This book develops a new naturalist theory of reason and scientific knowledge from a synthesis of philosophy and the new sciences of complex adaptive systems. In particular, the theory of partially self-organizing regulatory systems is now emerging as central to all the life and social sciences, and this book shows how these ideas can be used to illuminate and satisfyingly reconstruct our basic philosophical concepts and principles.
Evolutionary epistemology provides a unifying subject for the book. It is taken as proposing some important commonality between cognitive biological and cognitive epistemic processes. Here, that commonality is found by embedding both in a common model of complex adaptive system dynamics.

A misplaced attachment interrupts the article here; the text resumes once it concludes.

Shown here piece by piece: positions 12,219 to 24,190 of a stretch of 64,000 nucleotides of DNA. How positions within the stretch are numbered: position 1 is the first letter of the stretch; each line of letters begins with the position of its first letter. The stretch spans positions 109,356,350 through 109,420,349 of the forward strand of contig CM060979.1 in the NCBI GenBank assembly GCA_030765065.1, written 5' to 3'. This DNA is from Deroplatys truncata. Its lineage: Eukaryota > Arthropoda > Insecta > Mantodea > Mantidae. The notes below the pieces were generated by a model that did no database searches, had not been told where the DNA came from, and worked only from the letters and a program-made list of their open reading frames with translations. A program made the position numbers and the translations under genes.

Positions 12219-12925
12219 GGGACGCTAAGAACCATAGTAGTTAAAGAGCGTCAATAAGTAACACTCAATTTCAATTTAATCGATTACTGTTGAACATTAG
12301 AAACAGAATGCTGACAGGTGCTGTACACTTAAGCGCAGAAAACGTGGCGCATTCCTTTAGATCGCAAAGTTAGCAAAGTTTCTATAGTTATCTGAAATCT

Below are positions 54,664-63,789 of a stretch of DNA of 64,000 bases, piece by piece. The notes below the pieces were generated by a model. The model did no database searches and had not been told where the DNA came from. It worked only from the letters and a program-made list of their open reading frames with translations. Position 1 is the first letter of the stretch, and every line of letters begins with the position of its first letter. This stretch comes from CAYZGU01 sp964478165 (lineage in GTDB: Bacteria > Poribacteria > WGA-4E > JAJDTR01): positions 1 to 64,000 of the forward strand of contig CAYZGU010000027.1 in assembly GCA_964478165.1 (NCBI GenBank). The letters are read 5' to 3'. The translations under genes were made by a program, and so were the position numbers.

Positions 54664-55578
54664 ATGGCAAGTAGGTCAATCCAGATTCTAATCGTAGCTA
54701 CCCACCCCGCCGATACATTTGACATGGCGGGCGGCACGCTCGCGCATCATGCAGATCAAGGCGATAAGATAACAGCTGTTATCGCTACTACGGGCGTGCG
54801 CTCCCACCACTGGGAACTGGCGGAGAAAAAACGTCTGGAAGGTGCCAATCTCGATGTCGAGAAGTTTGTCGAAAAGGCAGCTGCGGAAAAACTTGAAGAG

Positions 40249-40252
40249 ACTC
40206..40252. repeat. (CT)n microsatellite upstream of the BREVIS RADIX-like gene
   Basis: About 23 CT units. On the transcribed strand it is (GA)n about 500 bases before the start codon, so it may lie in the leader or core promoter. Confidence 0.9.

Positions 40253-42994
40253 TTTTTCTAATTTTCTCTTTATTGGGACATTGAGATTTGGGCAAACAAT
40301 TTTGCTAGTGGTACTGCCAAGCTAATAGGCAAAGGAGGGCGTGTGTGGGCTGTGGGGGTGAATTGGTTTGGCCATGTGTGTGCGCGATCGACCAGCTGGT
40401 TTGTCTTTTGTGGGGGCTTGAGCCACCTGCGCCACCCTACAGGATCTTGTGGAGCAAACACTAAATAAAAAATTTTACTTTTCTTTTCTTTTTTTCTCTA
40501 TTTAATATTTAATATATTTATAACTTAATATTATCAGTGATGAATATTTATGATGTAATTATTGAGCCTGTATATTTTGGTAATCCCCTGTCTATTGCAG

New reconstructions are offered on the theories of Jean Piaget, Karl Popper, and Nicholas Rescher which show how their ideas are more deeply illuminated from this perspective in contrast to the formal rationalist interpretations standard among philosophers and scientists.
C. A. Hooker is Professor of Philosophy at The University of Newcastle, Australia. He is the author of A Realistic Theory of Science and, with Kai Halweg, Issues in Evolutionary Epistemology, also published by SUNY Press.
"The strongest point of this book is that it ties together a number of trends in modern science under the perspective of naturalistic systems, seeing human reason as a part of the system of nature itself. The approach is consistently rigorous, making it difficult to dismiss. " — John Collier